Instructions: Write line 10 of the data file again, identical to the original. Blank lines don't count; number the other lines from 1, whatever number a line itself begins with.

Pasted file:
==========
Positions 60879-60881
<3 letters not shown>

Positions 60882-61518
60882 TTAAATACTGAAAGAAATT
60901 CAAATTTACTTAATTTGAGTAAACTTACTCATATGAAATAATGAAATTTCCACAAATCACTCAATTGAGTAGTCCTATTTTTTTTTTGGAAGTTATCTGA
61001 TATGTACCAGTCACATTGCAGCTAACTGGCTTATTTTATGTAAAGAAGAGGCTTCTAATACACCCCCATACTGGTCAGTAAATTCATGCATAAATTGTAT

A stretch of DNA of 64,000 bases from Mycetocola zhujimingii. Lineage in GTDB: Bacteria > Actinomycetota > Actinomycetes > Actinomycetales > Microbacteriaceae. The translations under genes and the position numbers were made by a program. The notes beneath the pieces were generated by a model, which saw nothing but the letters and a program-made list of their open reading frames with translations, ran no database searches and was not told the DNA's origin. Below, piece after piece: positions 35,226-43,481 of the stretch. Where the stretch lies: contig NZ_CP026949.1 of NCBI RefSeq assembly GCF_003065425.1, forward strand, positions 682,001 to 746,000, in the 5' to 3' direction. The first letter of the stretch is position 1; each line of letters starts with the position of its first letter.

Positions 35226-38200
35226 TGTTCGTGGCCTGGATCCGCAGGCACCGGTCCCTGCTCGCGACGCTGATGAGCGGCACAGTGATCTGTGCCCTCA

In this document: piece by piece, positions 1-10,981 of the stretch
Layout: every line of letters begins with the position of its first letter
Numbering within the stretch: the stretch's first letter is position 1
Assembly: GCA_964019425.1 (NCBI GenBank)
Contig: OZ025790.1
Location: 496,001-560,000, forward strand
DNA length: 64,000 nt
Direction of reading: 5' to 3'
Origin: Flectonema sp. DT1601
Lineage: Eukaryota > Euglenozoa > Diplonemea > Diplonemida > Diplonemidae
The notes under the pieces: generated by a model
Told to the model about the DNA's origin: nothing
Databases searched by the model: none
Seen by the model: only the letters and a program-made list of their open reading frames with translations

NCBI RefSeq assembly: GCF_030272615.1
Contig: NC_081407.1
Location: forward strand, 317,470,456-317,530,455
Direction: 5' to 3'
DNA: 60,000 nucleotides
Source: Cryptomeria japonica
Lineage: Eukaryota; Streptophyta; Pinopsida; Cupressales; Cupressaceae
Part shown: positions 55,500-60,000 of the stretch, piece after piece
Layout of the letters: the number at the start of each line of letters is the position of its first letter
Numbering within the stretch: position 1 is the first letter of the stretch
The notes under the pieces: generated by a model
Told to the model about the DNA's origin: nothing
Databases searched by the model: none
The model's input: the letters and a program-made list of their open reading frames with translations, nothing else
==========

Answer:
In this document: piece by piece, positions 1-10,981 of the stretch